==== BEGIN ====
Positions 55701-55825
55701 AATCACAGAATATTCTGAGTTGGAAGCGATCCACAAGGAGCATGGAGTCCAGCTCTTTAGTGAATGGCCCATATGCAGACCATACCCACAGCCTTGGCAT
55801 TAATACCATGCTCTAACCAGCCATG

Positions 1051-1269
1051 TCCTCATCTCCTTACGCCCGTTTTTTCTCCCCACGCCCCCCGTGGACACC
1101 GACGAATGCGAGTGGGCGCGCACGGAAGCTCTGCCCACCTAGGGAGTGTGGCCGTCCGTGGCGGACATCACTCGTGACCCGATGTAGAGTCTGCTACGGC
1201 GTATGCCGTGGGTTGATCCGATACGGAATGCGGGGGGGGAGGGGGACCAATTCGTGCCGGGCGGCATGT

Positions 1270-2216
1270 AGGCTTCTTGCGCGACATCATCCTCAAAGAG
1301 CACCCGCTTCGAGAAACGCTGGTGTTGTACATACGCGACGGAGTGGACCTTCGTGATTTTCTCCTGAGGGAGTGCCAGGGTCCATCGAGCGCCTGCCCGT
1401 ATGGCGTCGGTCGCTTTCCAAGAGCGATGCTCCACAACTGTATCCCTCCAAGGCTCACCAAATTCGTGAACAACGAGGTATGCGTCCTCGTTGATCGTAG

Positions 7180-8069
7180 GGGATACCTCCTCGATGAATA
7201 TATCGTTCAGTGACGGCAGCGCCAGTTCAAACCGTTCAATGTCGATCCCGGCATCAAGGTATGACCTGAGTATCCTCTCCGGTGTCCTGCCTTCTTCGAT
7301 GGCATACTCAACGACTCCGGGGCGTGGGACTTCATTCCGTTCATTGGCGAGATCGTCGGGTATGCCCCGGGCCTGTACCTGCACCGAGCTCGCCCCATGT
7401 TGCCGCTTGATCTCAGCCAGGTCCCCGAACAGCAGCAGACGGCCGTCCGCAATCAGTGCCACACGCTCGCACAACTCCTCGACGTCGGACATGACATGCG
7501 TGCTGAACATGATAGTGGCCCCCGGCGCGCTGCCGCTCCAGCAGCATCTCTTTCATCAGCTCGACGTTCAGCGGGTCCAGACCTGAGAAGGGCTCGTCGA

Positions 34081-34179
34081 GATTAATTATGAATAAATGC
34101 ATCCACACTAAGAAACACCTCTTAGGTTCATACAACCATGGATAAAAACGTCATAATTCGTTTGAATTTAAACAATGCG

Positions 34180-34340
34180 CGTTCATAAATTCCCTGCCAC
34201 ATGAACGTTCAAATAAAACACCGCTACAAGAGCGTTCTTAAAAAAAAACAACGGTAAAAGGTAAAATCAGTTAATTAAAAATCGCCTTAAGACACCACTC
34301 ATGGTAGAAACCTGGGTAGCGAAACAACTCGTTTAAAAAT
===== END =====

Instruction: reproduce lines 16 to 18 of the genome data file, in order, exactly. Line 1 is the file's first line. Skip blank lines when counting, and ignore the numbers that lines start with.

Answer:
7401 TGCCGCTTGATCTCAGCCAGGTCCCCGAACAGCAGCAGACGGCCGTCCGCAATCAGTGCCACACGCTCGCACAACTCCTCGACGTCGGACATGACATGCG
7501 TGCTGAACATGATAGTGGCCCCCGGCGCGCTGCCGCTCCAGCAGCATCTCTTTCATCAGCTCGACGTTCAGCGGGTCCAGACCTGAGAAGGGCTCGTCGA

Positions 34081-34179